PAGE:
|Position||handyman; unruly revolutionary|
Albert "Bert" Johnson is a staunch supporter of the 'International Workers of the World', Bert is fond of a good chat and most often full of optimistic good cheer. He part-owns an old taxi truck with his friend Cec – which will soon be replaced by a gleaming new taxi cab – with strings attached!
Bert relies on Cec and has done ever since they served together on the Western Front. To make their way in the world, Bert and Cec have no qualms about a little cargo pilfering or trading on the black market, both forms of criminal behavior common among those who hold Communist views. Bert fell in love with Tatiana at the European Club (where the Communists hung out), but she declined his marriage proposal.
Phryne comes to depend on Bert and Cec to handle some of the more unsavoury aspects of her investigations, owing to their expertise with Marxist thuggery.
Both Bert and Cec keep a wary distance from Jack wherever possible, but will co-operate with him under sufferance if it benefits Miss Fisher.
Bert is a strong supporter of the Abbotsford football club.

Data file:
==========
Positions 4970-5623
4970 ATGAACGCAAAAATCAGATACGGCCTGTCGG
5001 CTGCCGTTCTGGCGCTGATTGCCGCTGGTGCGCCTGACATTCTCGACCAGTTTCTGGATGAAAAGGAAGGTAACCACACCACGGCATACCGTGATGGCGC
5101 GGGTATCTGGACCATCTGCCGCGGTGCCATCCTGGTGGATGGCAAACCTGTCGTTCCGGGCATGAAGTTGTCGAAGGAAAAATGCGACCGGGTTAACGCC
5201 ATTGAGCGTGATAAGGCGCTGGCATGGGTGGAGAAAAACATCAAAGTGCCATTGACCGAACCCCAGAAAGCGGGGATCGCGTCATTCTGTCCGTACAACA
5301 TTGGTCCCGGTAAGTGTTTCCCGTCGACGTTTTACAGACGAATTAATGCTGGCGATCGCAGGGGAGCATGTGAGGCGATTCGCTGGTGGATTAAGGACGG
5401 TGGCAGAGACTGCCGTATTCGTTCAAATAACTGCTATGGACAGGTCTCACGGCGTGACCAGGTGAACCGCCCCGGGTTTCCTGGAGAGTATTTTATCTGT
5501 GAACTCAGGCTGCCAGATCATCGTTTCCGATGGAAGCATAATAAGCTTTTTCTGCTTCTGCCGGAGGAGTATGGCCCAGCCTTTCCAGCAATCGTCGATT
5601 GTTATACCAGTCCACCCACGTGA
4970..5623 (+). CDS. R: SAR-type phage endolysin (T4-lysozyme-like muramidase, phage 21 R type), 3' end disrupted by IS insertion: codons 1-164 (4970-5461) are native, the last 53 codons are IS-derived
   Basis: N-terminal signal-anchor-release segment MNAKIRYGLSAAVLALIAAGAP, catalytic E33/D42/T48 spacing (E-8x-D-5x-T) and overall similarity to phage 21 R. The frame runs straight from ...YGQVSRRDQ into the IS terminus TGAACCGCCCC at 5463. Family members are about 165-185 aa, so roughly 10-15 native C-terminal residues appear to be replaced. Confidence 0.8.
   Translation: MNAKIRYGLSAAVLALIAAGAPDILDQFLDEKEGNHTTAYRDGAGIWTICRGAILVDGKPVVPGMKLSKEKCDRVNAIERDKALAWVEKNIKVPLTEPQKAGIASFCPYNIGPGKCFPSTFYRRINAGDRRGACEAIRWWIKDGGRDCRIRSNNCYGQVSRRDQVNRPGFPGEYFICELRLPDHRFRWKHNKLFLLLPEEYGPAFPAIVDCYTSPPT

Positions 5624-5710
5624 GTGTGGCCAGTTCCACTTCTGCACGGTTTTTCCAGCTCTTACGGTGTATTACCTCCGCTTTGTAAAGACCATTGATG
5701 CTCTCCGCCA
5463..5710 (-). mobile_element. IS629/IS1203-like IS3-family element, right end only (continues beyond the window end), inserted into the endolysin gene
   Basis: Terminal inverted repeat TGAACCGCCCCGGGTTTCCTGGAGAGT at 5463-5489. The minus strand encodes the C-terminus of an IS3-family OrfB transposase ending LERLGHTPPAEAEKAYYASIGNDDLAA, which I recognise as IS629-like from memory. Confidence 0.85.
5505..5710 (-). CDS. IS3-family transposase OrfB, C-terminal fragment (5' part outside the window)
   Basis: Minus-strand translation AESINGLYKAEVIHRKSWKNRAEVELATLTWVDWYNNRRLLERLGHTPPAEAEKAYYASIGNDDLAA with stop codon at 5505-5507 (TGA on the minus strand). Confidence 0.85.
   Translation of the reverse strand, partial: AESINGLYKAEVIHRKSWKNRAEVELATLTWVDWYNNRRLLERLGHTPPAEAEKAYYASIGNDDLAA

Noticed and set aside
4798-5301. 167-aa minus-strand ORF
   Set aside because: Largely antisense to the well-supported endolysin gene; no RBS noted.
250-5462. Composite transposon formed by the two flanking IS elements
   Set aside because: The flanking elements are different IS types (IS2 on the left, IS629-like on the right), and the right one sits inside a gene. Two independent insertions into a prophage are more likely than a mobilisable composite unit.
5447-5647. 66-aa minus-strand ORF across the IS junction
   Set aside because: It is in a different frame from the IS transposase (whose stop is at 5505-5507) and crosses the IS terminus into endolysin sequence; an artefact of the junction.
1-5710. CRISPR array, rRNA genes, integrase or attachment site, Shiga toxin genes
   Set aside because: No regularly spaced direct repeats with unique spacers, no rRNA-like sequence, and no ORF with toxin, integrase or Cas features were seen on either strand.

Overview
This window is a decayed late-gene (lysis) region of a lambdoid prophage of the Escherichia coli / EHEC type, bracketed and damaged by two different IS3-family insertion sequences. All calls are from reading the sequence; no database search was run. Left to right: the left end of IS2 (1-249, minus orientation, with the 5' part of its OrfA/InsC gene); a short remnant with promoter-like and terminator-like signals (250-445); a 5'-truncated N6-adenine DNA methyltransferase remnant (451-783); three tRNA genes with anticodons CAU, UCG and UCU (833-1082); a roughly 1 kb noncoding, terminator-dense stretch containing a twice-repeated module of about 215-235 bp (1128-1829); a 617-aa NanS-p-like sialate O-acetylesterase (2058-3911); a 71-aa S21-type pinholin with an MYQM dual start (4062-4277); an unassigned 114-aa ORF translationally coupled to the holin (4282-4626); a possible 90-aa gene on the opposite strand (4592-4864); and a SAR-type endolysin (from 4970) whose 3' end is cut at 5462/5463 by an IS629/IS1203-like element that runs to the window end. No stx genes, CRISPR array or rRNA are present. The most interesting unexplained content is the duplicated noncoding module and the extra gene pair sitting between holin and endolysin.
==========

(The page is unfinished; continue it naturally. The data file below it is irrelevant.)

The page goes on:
Bert: So that cock-and-bull story about you being illegal and having to get married was just a con job!? You're a bloody White Russian!
Tatiana: Bert, I was a child. I knew nothing.
Tatiana takes Bert's hand.
Tatiana: I... thought I would be safe with you. You are a good man, Bert. You are the kind of many any woman would come to love.
Bert: Make sure you lock your door tonight, Mrs Stanley. A few dubious types on the loose.
Aunt Prudence: This is a home, not a fortress, Albert! People will just have to learn to behave!
Bert: gently Can't be helping your peace of mind. Still wandering the halls in your nightdress, like the lady in white?
Aunt Prudence: I'll thank you not to mention that to anyone, most especially not to my niece!
Bert: You were looking for scallop pies, Arthur's favourite.
Aunt Prudence: I was talking nonsense! It was a bad dream, that's all. And I don't want you discussing my son.
Bert: steps closer You know, losing mates in the war was bad enough. But pretending they never existed? That's plain wrong. puts his hat on and walks out